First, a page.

Revenue in the first half will be ahead of last year driven by UK feed sales and AB Vista. With limited alternatives available to farmers, demand for sugar beet feed in the UK was high in the period but sales for the rest of the year will be constrained by the smaller UK beet crop. AB Vista's feed enzyme business continued to make good progress, particularly in North America, supported by the success of the recently launched Quantum Blue. China revenues were below last year, with shortfalls resulting from lower demand for pig and poultry feed, and Frontier traded at similar levels to last year. First half profit is expected to show further progress.
Revenue in the first half is expected to be level with last year and profit will be substantially improved benefiting from the non-recurrence of restructuring costs in George Weston Foods in Australia and Allied Bakeries.
Twinings Ovaltine again performed well with some good market share gains. Production efficiencies at the new tea factory in Poland and cost reduction initiatives in the Ovaltine plant in Switzerland drove further improvement in operating profit. The UK bread market remained highly competitive. The worst UK harvest of recent years resulted in low volumes of wheat which was also of inferior quality but Allied Bakeries continued to produce high quality bread and recovered the higher cost through price increases. The new bread plant at Stockport has been operational since September and work is on track to commission the new plant at Walthamstow in early summer.
Trading at George Weston Foods in Australia met our expectations in the first half. Price increases have been secured for Tip Top bread but the market continued to be difficult with a high level of in-store bakery promotions. Progress was made in the Don KRC meat business with higher production and sales volumes and improved cost control and customer service. Revenue at ACH is expected to be level with last year.
Revenue in the first half is expected to be in line with last year although 6% higher at constant currency. Changes in exchange rates had no material effect on profit from trading which was in line with last year.
Following the difficulties experienced by the yeast business last year, the performance this period has seen some stabilisation although the market remains competitive. Yeast quality and productivity in China has improved and there was some reduction in molasses costs. The new yeast manufacturing facility in Mexico is currently being commissioned with first sales expected in the spring. With the opening of this new facility, a review of dry yeast capacity will lead to some rationalisation. Good progress was made in bakery ingredients' sales and margins.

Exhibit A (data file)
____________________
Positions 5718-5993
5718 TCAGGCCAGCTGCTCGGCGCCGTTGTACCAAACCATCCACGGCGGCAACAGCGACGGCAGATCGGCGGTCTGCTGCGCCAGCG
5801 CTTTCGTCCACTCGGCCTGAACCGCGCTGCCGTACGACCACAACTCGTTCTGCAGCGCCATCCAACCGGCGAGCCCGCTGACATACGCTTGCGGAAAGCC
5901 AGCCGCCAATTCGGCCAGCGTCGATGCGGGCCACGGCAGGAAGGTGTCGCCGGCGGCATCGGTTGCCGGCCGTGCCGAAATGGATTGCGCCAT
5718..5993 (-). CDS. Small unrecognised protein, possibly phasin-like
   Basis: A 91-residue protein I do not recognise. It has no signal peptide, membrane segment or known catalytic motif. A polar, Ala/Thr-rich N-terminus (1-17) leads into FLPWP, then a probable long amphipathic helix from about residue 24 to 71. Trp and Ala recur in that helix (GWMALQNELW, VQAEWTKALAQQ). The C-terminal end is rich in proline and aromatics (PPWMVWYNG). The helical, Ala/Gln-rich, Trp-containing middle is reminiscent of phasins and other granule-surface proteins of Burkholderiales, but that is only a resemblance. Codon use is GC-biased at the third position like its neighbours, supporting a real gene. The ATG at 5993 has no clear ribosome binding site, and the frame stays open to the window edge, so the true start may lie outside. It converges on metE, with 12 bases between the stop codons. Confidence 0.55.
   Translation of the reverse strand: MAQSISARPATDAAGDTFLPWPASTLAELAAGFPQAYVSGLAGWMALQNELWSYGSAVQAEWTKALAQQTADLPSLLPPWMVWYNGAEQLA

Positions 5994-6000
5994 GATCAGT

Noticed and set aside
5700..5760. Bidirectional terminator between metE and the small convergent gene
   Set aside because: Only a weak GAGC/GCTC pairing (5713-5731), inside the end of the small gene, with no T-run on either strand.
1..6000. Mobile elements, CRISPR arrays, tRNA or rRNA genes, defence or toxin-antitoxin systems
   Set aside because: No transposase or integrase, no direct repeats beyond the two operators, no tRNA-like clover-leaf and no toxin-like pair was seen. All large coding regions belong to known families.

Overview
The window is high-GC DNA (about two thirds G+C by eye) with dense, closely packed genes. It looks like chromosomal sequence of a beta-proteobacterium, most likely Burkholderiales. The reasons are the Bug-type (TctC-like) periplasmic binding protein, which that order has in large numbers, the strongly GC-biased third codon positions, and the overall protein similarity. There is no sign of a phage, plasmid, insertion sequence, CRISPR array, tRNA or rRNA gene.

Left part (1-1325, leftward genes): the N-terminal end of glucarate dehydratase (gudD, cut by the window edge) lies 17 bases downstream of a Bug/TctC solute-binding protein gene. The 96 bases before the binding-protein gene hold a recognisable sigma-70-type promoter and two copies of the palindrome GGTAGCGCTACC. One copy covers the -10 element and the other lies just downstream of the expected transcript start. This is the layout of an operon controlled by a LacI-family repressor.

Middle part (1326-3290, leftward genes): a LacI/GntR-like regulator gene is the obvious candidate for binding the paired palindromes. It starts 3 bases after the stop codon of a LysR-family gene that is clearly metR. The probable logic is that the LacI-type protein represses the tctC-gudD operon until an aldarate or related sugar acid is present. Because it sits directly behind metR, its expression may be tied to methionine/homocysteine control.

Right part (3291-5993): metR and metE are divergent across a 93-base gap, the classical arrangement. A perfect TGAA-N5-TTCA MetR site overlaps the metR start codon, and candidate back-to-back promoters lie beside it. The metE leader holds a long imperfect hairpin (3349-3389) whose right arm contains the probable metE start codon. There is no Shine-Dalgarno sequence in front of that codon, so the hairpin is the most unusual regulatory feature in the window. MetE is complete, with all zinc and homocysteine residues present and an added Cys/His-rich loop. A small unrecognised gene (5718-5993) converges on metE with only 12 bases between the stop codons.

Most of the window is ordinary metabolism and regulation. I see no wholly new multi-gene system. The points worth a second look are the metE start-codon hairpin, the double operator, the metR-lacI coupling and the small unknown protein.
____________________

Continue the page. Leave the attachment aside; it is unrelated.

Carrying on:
At ABF Ingredients, further growth was achieved in bakery, feed and speciality enzymes driven by new products launched last year. Sales of extruded grain products were well ahead of last year and strong dairy markets contributed to good results in whey proteins and lactose. The yeast extracts plant in China continued to make good operational progress.
Sales at Primark in the first half were exceptionally strong and are expected to be 23% ahead of the same period last year and 25% ahead at constant currency. This was driven by very strong like-for-like sales growth, a substantial increase in retail selling space and superior sales densities in the larger new stores. Like-for-like growth of 7% benefited from comparison with weak sales during the unseasonably warm autumn of 2011 and good trading over the Christmas period.
Operating profit margin was much higher than in the same period last year, reflecting the benefit of lower cotton prices and better trading. No further margin benefit from lower cotton prices is expected in the second half.
This was an extremely active period for new store openings. Retail selling space has increased by 0.7 million sq ft since the last financial year end, and by 1.0 million sq ft, or 13%, since the 2012 half year. At 2 March 2013, we expect to be trading from 257 stores and 8.9 million sq ft of selling space. We opened 15 new stores in the period including six in Spain and four in the UK including our second store on London's Oxford Street, with 82,000 sq ft of selling space. Two new stores were opened in Germany including one in Frankfurt's Zeil, one of the country's premier shopping locations. We opened our first two stores in Austria and a further store in the Netherlands. We also relocated our store in Sunderland to a larger site, and completed the refurbishment and extension of our flagship store on Mary Street in Dublin.
This pace of store openings will not continue for the remainder of this financial year but we expect it to pick up again in the next financial year. We expect to add a further 100,000 sq ft of space this year mainly comprising the completion of the extensions of our Newcastle and Manchester stores. Capital expenditure on new stores and refits for the full year is expected to be similar to last year.
Original source: Associated British Foods
- Focus: ConAgra own-label exit plan is about growth
- How the CGF plans to halve global food waste
- IRI – The opportunity of range optimisation
- Focus: Mexican dairies focus on adding value
- Focus: Will synergies lift Ahold Delhaize in US?
- ConAgra confirms private-label exit
- Kraft Heinz unveils management structure
- Kellogg eyes trends with product launches
- CMA "accepts" Muller's revised Dairy Crest offer
- Kraft faces lawsuit over 'natural' claims